Thursday, November 09, 2006

Weekend reading


I picked up Uranium Frenzy at the gift shop at Arches National Park last spring. The book is about the uranium mining rush of the 1950's, the atomic testing in Nevada and the impacts on the lives touched. A rather unusual book.

I am thankful my father was not a miner. I am thankful my parents did not scratch out a living in the nuclear West.

About two-thirds of the book reads like a mining adventure, with discovery, uranium stock boom and bust. The balance of the book is devoted to efforts to monitor and study the effects of radiation, pass responsibility to regulate and or inform the public and then dodge liability for the failures.

The author quotes Stewart Udall an attorney who sought to right wrongs. I can not help but wonder that when the Rambus Inc. litigation saga is over, if I will be equally disillusioned, having urged Ramboids to have faith in America's system of justice - slow, but true . . . .

Ten years of work resulted in failure . . . When . . .invited to a meeting, he (Udall) sent a representative. . . "I did not go because I was humiliated and sick at heart . . . I did not go because for many years, and on so many occasions, I had urged . . to be patient and have faith in their country's system of justice."

4 comments:

Anonymous said...

The 'radiation sickness' lawsuits, talk-a-thons, sit-ins, legislative investigations and hearings ... etc. have virtually all been proven to have been baseless by 45 years of records excavation and statistical analysis. The uranium miners all received negligible DOSES of radiation from US mines, which have a pitifully low ore assay, typically 0.20% [or 2000 ppm, essentially a trace concentration of U3O8 compared to the assay of Canadian deposits which may run 15 to 30 PER CENT U3O8]. The vast majority of miners who became sickened were ill from SILICOSIS, an ever-present hazard when drilling/excavating/blasting in sandstone substrates.
As far as the 'Atomic Veterans' of surface nuclear testing [I was one from the '60s], the data from army groups of the later '40s thru late '50s clearly show that the incidence of leukemia, thyroid cancer and bone cancer [diseases which Hiroshima and Nagasaki studies relate to fallout and direct radiation dose] in those men are LOWER than the incidence of the same diseases in the general population. This correlates well with numerous health studies that show military populations [which ARE screened for health conditions upon induction] are generally healthier than the general population.
Rammax

Any Donkey said...

Rammax - thank you for sharing your thoughts and experience.

I don't dispute your opinion. My knowledge on the subject is limited to the book and a couple conversations with individuals who recall the 50's - I do not.

My recollection is that the book makes little mention of "atomic veterans" - I remember an antidote or two.

Significant mention is made of downwind civilians. There are clusters of cancer. Correlation exists. Causation may be disputed by reasonable persons.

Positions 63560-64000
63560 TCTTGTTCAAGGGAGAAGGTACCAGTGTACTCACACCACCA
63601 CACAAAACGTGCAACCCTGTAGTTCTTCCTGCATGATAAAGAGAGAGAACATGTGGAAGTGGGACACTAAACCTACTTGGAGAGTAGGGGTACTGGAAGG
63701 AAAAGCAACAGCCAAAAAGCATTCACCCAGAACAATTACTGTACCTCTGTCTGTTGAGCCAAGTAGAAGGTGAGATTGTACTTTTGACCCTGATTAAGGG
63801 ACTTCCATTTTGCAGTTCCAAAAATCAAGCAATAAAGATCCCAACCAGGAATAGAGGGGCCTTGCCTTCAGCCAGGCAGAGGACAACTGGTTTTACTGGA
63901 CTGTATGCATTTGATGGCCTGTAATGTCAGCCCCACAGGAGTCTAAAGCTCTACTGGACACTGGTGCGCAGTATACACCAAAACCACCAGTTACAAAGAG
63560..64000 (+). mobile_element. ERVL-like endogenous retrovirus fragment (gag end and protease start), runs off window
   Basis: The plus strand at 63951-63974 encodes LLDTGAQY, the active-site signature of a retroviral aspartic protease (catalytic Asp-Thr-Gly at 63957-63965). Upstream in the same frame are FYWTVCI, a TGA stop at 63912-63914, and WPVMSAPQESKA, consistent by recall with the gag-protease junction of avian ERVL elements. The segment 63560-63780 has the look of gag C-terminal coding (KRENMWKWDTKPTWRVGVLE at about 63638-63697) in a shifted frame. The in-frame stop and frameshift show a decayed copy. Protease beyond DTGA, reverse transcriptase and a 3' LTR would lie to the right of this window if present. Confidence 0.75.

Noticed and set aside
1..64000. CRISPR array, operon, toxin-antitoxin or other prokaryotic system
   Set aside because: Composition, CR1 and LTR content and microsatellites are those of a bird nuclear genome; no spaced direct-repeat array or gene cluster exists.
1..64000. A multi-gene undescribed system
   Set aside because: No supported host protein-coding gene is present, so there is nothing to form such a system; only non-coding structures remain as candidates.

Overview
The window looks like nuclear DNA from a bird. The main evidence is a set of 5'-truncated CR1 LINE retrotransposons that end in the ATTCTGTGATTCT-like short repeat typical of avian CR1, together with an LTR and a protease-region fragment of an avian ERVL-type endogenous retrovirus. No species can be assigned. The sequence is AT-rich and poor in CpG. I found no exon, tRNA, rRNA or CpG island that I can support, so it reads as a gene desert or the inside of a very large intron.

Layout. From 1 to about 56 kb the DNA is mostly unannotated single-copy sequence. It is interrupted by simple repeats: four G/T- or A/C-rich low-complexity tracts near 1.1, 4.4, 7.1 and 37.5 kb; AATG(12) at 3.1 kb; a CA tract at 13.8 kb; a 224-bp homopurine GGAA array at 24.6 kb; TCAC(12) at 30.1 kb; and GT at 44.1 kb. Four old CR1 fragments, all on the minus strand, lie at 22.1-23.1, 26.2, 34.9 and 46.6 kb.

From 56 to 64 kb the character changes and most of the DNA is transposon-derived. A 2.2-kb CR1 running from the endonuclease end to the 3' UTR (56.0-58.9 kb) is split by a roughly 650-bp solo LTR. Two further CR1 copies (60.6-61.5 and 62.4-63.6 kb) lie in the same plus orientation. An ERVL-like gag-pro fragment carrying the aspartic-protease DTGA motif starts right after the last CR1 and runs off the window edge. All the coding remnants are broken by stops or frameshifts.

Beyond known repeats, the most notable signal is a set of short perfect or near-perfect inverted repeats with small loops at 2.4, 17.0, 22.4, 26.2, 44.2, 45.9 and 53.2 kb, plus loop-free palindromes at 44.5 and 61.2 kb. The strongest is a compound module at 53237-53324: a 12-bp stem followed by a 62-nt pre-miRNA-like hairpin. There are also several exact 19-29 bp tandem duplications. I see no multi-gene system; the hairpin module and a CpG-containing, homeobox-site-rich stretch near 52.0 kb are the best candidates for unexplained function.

It was a different time. Rational individuals were constructing bomb shelters in their backyards.

My feeling is that if a small number suffered for the greater good of us all, we should take care of their medical needs, compensate them appropriately and thank them for their sacrifice.

Anonymous said...

"if a small number suffered for the greater good of us all, we should take care of their medical needs.."
Well, yes, that's quite reasonable... but it IS a 'feeling'.
IF it can be proven that our greater good CAUSED their suffering, I'd not object to my tax$$ being disbursed. However, the statistical analysis [in which I participated in during 1970-72] following the cessation of operation of Hanford plutonium production and surface weapons testing in Nevada] showed that the Hanford Reactors-caused total doses to the surrounding civilian populations [spills, gaseous emissions and direct radiation from the site] were approximately equivalent to the dose received annually by residents of locations at an altitude greater than 5,200 Ft. In other words, being a 'downwinder' was about as dangerous as living in Denver. Rammax

Any Donkey said...

Rammax:

I do not recall the author making mention of Hanford Reactors. The "downwind" radiation that was was one of the subjects of the book related to the detonation of surface and subsurface nuclear devices.

I admit that I am skeptical. If an individual told me that yonder cow is brown and indeed it appeared brown, I would not assume that the cow's natural color was brown or that the side of the cow that I could not see was brown. Merely, that the portion of the cow I can see appears brown. Nothing else.

Did the government radiate civilians? I don't know. Frankly, it would not surprise me - not even a little.

Did some other event or environmental factor cause an abnormal incidence of cancer? Entirely possible.

Did somebody make up the "fact" that an abnormal incidence of cancer exists? Entirely possible.

I appreciate your comments. I have no reason to give them any less weight than those of the author and I do not.

Perhaps, I will come across more material on the subject and find time to read it. Until then . . .

 
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